The New Medici’s: Private Support of Public Spaces

IMG_5573Little Rock  The new Children’s Library in Little Rock, where the fundraiser was held, was something of a startling edifice planted in the lower income neighborhood that we used to call Woodrow  to Pine and Oak Forest, only blocks from the old Highland Court housing project.  There were amazing parts to the building.  It had a grandly sweeping design backed by a small pond and grounds.  A greenhouse for some reason was on the property.  A big sign greeted folks saying READ.

Across the street from this grand building I watched a man fixing his car in his front yard.  Several speakers commented on how the library was such an asset to the neighborhood, which is usually what people say when they have never been to the neighborhood before and hope that it is way different the next time they come by, if ever.  For the life of me it felt like the building did not belong in the neighborhood.   At least not yet.  I wondered if the neighborhood around the library could survive the library.  One or the other would have to change and adapt, and I was hoping it would be the library.   As much as this library was well intentioned and could be a key part of the legacy of the Central Arkansas Library System and its politically astute and visionary leader, Bobbie Roberts, unless the library makes a commitment to the whole neighborhood much differently than it has so far, for blocks around residents are going to find themselves in coming years waking up to find themselves part of a parking lot.  This is a library that screams to the need for a collaborative partnership with an ACORN-style community organization!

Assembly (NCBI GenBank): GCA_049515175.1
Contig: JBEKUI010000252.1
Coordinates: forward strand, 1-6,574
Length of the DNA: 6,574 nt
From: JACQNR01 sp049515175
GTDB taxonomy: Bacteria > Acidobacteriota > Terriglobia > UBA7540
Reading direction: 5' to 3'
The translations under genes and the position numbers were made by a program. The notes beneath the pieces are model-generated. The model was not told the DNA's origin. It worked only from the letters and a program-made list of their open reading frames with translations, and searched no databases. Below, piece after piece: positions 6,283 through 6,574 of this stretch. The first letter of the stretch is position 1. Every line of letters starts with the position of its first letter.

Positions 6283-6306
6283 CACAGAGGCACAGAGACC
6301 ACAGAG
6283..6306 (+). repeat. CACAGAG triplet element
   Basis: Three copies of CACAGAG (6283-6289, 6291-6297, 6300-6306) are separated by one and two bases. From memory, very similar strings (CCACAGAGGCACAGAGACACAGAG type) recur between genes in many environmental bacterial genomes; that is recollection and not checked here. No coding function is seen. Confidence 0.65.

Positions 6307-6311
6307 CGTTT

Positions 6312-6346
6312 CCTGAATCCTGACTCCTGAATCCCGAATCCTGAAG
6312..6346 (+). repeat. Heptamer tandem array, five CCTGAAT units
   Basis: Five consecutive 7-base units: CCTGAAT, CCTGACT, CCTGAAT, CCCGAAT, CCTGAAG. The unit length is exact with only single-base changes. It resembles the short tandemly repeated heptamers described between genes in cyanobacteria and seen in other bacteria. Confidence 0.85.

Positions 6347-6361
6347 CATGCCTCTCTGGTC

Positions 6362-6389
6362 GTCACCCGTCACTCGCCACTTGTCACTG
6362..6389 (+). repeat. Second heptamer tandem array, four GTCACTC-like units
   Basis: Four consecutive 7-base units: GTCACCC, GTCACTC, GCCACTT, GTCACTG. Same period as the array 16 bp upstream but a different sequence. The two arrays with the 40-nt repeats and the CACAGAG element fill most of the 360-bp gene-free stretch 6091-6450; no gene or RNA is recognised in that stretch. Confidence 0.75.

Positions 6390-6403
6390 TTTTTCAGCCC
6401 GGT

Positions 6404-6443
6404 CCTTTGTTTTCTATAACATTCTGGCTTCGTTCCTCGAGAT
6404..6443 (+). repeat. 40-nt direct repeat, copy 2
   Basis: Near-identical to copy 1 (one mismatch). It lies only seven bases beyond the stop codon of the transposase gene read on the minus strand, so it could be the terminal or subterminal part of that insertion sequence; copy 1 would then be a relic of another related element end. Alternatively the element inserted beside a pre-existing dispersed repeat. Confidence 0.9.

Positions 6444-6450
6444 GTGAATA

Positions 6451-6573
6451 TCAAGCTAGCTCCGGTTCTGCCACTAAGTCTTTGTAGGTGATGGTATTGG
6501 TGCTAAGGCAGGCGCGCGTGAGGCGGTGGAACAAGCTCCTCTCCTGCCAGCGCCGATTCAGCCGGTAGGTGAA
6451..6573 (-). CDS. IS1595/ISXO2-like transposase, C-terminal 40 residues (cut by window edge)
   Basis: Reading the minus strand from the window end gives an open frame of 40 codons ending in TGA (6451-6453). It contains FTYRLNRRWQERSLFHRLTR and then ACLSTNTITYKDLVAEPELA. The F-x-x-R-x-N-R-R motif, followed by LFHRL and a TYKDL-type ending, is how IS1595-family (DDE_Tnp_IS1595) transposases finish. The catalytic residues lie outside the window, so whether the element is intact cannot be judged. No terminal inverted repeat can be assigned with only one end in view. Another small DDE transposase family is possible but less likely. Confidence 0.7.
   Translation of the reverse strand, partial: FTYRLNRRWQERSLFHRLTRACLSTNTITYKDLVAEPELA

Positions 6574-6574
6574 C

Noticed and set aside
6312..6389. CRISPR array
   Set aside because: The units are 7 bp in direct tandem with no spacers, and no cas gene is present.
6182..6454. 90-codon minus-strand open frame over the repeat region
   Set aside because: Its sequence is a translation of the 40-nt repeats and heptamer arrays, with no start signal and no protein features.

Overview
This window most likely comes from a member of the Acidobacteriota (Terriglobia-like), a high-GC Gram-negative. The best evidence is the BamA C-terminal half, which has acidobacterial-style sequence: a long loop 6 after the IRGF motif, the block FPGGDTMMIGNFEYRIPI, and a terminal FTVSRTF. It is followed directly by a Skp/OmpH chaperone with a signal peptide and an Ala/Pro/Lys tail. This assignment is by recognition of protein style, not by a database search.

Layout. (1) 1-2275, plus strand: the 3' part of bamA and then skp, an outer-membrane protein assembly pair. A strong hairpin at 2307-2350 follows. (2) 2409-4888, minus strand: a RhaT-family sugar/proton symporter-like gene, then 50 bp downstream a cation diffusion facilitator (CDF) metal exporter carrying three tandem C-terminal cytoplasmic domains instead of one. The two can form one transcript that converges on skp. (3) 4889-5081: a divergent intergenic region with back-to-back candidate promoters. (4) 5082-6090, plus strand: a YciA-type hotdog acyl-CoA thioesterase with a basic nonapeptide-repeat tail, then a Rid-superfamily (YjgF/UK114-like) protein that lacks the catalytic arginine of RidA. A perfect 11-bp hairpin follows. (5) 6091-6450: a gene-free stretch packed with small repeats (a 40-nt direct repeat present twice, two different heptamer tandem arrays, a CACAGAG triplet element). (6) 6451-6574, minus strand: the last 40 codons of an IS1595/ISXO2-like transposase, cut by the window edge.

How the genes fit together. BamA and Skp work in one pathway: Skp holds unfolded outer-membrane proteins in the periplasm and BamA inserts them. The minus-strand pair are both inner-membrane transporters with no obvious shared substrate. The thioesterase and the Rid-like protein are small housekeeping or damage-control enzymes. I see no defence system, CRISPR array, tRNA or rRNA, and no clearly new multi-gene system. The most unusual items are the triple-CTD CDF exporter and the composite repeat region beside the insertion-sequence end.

In the new world of pervasive neo-liberalism, Roberts has shrewdly announced plans to name the library after Hilary Clinton so that he can graft the building to a new Medici strategy and find a rainmaker who could help support the library and its needs in the future.  So sure, if I had a say, I would honor the neighborhood, its people and its past in the name, but in these days Roberts and other executives like him know that money in the bank now for public institutions could be crumbs in the cupboard tomorrow, so being able to reach out to Hilary, if that day came, guarantees the library a future over the next several decades anyway.

Recently the Little Rock airport long known as Adams Field was renamed after Bill and Hilary Clinton.  Stadiums everywhere get corporations to pay millions over many years to name publicly built and operated buildings after themselves, so it could have been worse and named the Walmart Children’s Library or some such and the neighborhood’s parking lot future would have abutted another superstore someday.

In Louisiana, there is a law barring using the name of a live person for a building owing to a little problem some years ago where a building named for a former governor suffered some embarrassment when he went to jail for misuse of public funds.  In the new world, the tax payers pay the bills, corporations and private individuals collect the glory, and the possible bankruptcy and need for a bailout is all part of smart contingency planning.

Meanwhile this spaceship library is planted in the alien soil of a lower income African-American community in just other American city overjoyed at any creation of public space.  It will be interesting to see whether naming these bricks and sticks after Hilary Clinton will bring the community some benefits as well as keeping a new Medici in waiting.

Library's Roberts getting ACO Award from Jim Lynch

Library’s Roberts getting ACO Award from Jim Lynch